Economists Don't Regret Stimulus Demise
December 21, 2001
A goodly number of U.S. economists think the fiscal-stimulus package so hotly debated by Congress in recent weeks deserved to die. Two reasons they give: it wouldn't have done much to boost the economy, and would have been unnecessary given signs the economy appears already to be on the mend.
- Princeton University economist Alan Blinder calls the bill "too little too late" -- and its demise not "that big a loss."
- Most economists think the economy is already on track to start creeping out of recession early next year.
- Commerzbank Securities economist Robert Gay believes the stimulus legislation gave too many permanent solutions to what he believes to be temporary problems.
- The estimated $75 billion to $100 billion cost of the package equaled up to 1 percent of gross domestic product -- suggesting to many economists that there wouldn't be a lot of bang for the buck.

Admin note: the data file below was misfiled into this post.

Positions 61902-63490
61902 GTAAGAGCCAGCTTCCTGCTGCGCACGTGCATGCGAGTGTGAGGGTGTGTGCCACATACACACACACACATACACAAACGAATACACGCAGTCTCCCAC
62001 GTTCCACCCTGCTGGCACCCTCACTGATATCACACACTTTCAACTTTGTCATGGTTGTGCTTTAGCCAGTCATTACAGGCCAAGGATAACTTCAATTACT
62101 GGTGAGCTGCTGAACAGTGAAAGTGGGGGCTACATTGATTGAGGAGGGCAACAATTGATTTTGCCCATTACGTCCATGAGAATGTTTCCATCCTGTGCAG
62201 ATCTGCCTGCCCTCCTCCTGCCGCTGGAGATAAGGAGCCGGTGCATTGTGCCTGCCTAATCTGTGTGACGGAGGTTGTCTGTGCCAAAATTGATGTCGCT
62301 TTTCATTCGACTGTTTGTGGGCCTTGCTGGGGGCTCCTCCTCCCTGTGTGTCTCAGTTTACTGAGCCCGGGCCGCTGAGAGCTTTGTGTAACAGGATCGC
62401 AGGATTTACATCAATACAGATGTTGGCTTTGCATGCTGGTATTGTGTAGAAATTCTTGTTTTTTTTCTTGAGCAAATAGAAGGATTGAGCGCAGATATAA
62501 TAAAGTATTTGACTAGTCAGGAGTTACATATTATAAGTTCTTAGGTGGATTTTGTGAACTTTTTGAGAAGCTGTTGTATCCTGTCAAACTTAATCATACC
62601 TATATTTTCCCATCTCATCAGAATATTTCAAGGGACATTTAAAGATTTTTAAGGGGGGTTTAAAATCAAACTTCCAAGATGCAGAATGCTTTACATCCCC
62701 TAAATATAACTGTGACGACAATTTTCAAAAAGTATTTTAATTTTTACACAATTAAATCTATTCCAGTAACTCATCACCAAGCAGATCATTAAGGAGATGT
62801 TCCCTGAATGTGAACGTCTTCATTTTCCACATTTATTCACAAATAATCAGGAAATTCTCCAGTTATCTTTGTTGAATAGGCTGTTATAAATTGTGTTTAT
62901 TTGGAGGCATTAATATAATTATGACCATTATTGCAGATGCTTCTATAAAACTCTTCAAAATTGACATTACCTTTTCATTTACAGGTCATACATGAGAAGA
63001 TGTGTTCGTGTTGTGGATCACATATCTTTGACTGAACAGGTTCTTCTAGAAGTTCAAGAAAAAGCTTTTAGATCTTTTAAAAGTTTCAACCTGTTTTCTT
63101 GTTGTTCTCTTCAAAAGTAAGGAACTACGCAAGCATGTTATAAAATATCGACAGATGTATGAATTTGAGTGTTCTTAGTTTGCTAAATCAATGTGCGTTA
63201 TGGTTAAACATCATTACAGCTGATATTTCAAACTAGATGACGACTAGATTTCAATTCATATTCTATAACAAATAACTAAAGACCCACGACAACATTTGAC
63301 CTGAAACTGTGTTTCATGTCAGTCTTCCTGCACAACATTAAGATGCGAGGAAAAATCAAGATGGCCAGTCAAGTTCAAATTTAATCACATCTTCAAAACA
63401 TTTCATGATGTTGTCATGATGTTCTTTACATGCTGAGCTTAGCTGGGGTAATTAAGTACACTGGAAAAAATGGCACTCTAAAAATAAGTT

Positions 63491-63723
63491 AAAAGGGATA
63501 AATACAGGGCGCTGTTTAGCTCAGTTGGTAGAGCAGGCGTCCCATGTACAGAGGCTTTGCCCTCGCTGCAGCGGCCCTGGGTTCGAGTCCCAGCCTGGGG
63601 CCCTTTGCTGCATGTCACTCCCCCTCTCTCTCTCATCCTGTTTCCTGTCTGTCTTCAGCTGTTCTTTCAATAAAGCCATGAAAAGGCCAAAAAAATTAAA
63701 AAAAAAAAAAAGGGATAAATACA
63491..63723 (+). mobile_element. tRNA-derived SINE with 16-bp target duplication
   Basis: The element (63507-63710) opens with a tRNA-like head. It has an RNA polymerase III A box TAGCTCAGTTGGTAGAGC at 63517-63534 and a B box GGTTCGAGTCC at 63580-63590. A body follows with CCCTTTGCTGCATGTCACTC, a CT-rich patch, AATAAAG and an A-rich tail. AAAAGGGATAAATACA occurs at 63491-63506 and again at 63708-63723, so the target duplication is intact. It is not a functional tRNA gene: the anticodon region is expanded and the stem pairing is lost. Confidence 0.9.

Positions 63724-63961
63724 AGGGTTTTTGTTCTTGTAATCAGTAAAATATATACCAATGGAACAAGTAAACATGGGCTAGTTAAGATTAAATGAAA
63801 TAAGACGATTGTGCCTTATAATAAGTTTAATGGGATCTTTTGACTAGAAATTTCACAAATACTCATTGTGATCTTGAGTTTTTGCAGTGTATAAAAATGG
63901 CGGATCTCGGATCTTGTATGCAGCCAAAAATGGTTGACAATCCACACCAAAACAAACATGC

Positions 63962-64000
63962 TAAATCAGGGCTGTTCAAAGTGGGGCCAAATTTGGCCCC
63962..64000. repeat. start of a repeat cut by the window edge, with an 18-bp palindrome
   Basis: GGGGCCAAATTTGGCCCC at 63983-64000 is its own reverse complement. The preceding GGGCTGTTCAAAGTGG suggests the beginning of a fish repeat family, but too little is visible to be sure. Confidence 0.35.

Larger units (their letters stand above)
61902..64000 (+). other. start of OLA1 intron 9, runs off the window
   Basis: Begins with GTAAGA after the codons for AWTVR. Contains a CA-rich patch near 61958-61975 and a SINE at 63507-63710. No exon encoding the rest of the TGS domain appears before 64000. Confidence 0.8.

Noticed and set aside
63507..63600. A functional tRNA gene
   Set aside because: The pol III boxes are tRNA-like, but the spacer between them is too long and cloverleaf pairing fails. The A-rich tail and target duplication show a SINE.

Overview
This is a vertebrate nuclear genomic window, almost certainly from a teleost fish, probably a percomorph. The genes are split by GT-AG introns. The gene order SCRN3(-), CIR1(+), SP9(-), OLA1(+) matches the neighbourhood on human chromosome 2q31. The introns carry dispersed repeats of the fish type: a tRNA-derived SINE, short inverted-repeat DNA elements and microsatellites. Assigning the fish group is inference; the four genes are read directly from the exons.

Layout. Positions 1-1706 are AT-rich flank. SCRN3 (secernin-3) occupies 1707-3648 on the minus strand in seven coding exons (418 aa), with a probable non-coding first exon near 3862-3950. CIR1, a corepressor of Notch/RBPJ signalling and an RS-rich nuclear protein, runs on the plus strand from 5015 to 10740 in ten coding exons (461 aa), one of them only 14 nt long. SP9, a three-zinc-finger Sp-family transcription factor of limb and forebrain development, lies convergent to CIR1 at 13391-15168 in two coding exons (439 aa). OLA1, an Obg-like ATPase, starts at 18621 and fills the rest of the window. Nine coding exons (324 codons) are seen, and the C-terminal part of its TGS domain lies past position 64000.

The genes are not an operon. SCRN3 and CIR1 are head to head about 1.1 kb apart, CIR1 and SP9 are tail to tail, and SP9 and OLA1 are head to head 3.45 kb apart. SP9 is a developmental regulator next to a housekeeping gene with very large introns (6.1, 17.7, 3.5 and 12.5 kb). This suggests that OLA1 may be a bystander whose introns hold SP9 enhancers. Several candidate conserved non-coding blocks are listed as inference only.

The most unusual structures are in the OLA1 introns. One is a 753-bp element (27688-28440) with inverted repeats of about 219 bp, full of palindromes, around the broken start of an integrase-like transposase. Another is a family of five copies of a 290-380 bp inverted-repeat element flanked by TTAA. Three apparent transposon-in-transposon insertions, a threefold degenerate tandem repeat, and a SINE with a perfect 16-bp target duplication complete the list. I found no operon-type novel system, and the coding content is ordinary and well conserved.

That is in part because many of them doubted whether companies would spend their tax breaks, and as much as 20 percent of the individual tax cuts could be spent on imported goods.
Meanwhile, economists say this recession has been relatively mild, with unemployment only at 5.7 percent last month compared with a peak of 7.8 percent in the last recession.
Source: Steve Liesman and Jon E. Hilsenrath, "Many Economists See No Major Loss in No Stimulus Bill," Wall Street Journal, December 21, 2001.
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